Subject Area: Language Arts
Children will enjoy reading this engaging rhyming tale that follows an extremely amusing and imaginative little girl through her day from morning until night. Fold-out flaps reveal the final rhyming word. Includes picture and word lists for every page.
Children will engage in activities that strengthen phonemic awareness, literacy, writing, and creative-thinking skills.
Show the children the book Fly With the Birds and ask them to describe the cover illustration. Create a language-experience chart to record what they predict the story will be about. Read the story, then compare their predictions.
Guess the Rhyming Word
- Chart paper
- Tell the class that they are going to play a rhyming word guessing game using the book Fly With the Birds.
- Explain that you will read each page, but before you open the flap they will create a list of words that rhyme with the last word read. Record all of the rhyming words that they think of. Leave enough space between words so they can be cut apart for another activity.
- Now ask the class to guess which rhyming word will be under the flap. Lift the flap and compare their predictions. Continue until they have completed the book.
Create a New Rhyme
Invite the class to create a new rhyming sentence for each page of the book. Record their rhyming sentence ideas on chart paper. Substitute their ideas instead of reading the words under the flap.
Cut apart the rhyming-word lists. Place three groups of rhyming words on the table. Invite a small group of children to work together to match the rhyming words. Rotate the word sets so they have an opportunity to match all of the rhyming words. Place the words in resealable plastic bags so children can use them again to play the rhyming-word matching game and practice their reading and phonemic awareness skills.
Find the Word
- Sentence-strip paper or index cards
- Resealable plastic bags
- Working with three or four students at a time, give them a few pieces of sentence-strip paper or index cards and pencils. Have each group focus on specific pages of the book, choosing words from the illustrated word lists to copy onto the paper.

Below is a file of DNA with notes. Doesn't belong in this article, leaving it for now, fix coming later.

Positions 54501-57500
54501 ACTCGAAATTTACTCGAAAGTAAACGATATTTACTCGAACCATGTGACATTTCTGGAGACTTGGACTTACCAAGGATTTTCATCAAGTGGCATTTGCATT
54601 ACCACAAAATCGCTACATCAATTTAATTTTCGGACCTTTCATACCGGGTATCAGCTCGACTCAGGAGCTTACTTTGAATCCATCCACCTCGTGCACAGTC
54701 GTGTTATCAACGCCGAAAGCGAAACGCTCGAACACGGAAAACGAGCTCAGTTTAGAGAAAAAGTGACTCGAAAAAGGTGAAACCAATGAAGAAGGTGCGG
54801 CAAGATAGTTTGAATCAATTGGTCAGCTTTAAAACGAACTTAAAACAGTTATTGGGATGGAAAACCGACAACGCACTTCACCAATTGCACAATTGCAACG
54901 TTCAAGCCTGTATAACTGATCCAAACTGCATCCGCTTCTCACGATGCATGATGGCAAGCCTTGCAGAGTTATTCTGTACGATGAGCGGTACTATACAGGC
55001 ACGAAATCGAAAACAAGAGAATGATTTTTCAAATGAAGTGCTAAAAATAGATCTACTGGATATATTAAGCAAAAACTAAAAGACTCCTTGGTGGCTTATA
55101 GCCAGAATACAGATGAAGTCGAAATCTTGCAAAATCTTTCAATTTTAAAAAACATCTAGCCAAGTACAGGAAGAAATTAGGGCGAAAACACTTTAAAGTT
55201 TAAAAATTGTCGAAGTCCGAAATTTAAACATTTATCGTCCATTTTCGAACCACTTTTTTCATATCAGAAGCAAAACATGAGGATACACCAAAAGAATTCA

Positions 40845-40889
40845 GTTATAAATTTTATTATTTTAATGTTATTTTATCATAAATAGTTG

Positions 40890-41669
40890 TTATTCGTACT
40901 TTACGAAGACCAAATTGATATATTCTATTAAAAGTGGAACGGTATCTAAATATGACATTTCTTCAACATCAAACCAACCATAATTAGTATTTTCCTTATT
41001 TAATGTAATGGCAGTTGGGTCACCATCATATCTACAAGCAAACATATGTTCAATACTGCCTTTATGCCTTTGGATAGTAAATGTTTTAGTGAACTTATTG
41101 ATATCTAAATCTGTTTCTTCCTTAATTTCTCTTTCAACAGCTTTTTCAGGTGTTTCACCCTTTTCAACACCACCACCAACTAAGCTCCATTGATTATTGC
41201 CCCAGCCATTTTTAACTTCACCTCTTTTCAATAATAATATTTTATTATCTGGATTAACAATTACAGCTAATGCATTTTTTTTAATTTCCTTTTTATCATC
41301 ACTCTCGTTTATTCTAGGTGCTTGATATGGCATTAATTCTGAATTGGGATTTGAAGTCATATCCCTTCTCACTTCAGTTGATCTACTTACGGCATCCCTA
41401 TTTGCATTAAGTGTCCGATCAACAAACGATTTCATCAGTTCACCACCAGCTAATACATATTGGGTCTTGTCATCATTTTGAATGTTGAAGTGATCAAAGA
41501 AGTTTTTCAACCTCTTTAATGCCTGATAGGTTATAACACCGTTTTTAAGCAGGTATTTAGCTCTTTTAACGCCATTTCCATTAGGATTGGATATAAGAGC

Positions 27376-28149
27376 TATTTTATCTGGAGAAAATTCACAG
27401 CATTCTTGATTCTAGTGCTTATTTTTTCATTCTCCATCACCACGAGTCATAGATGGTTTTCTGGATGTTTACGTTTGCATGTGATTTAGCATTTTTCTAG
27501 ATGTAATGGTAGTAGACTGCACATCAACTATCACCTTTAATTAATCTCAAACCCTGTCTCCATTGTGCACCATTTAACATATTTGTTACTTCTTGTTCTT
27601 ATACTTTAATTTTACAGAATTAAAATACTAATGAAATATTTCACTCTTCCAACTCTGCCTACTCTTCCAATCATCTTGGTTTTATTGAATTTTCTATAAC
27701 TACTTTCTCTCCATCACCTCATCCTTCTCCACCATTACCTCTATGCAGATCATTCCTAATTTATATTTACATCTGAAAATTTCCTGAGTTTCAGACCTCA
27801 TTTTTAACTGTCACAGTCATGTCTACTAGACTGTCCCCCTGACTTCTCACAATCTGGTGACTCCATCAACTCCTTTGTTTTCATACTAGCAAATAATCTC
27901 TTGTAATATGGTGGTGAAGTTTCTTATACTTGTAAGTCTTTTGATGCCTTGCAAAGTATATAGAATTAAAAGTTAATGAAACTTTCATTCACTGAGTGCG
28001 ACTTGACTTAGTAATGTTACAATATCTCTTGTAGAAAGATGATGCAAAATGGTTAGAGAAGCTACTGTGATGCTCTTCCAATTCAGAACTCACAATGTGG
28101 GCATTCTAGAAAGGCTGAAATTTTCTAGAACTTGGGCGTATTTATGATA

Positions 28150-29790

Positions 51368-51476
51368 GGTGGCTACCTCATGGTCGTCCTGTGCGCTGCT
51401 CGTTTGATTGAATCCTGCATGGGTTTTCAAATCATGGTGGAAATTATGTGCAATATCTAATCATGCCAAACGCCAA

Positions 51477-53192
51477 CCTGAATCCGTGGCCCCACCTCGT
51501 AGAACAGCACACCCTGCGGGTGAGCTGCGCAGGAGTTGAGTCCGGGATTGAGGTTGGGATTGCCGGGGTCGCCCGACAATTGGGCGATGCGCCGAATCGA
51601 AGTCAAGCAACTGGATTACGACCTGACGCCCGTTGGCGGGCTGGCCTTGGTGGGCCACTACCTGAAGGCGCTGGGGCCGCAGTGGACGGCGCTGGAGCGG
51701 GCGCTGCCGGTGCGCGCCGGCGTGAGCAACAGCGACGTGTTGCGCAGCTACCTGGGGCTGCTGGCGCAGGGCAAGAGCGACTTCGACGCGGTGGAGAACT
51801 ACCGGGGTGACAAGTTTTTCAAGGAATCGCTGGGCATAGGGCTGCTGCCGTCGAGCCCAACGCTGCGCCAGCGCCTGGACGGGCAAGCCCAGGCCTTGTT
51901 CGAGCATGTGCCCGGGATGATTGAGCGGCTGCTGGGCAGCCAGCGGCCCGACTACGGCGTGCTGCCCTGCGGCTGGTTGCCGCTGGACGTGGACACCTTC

- Take all of the word cards and mix them up. Then divide the words into several resealable plastic bags. Number each bag to identify the word groups.
- The following day, during small-group time, give them one plastic bag full of words. Place the words in the center of the floor or table. As they reread each page ask them to find the words from their pile that match words in the book. Continue the activity for several days so each group has had an opportunity to use all of the words.
- Place the words and the book in a basket so they can continue to engage in the activity alone or with classmates.
- The book and word cards can also be used as a take-home literacy activity.
Create a Story
- Photocopies of each illustrated word page
- Writing paper
- Invite the children to choose one of the photocopied pages.
- Review the words with each child. Then ask them to create a story using all of the words. Offer assistance if needed.
- Provide time for everyone to share his or her stories. Keep the photocopied pages in the writing center and encourage the children to use them to create more stories.
Other Rhyming Books
I Knew Two Who Said Moo
by Judi Barrett
Children will delight in these nonsensical rhymes that encourage counting and language skills.
There's a Wocket in My Pocket!: Dr. Seuss's Book of Ridiculous Rhymes
by Dr. Seuss
Full of humor, silly rhymes, and crazy creatures guaranteed to engage children while expanding their vocabulary.
Chicken Soup With Rice
by Maurice Sendak
This classic rhyming book teaches children about the months of the year.
Other Books by Richard Edwards
Amazing Animal Alphabet
Copy Me, Copycub
The Forest Child
Teaching plan written by Risa Young